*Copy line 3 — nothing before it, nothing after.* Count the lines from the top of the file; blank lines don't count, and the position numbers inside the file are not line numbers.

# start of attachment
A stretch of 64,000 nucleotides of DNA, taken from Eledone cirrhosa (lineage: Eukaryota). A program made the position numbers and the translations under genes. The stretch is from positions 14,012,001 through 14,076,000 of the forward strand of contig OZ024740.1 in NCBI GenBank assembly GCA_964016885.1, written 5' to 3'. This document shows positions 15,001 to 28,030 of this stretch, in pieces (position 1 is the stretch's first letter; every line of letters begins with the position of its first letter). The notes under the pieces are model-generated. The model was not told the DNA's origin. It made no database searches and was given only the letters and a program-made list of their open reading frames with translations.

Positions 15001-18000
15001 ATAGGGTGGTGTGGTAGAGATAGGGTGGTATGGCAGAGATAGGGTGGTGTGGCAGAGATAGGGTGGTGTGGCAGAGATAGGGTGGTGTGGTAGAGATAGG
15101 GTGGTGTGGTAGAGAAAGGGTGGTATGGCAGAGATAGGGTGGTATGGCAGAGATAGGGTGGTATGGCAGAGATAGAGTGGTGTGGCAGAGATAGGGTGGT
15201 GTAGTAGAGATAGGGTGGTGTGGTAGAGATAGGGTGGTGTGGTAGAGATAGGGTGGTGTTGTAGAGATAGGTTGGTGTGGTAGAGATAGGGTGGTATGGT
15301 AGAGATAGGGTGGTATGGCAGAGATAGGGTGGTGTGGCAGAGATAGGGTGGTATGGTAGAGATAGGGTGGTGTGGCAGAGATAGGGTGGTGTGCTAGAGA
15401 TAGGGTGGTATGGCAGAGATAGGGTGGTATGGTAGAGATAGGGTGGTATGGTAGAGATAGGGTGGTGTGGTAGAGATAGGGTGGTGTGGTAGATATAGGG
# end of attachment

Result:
15001 ATAGGGTGGTGTGGTAGAGATAGGGTGGTATGGCAGAGATAGGGTGGTGTGGCAGAGATAGGGTGGTGTGGCAGAGATAGGGTGGTGTGGTAGAGATAGG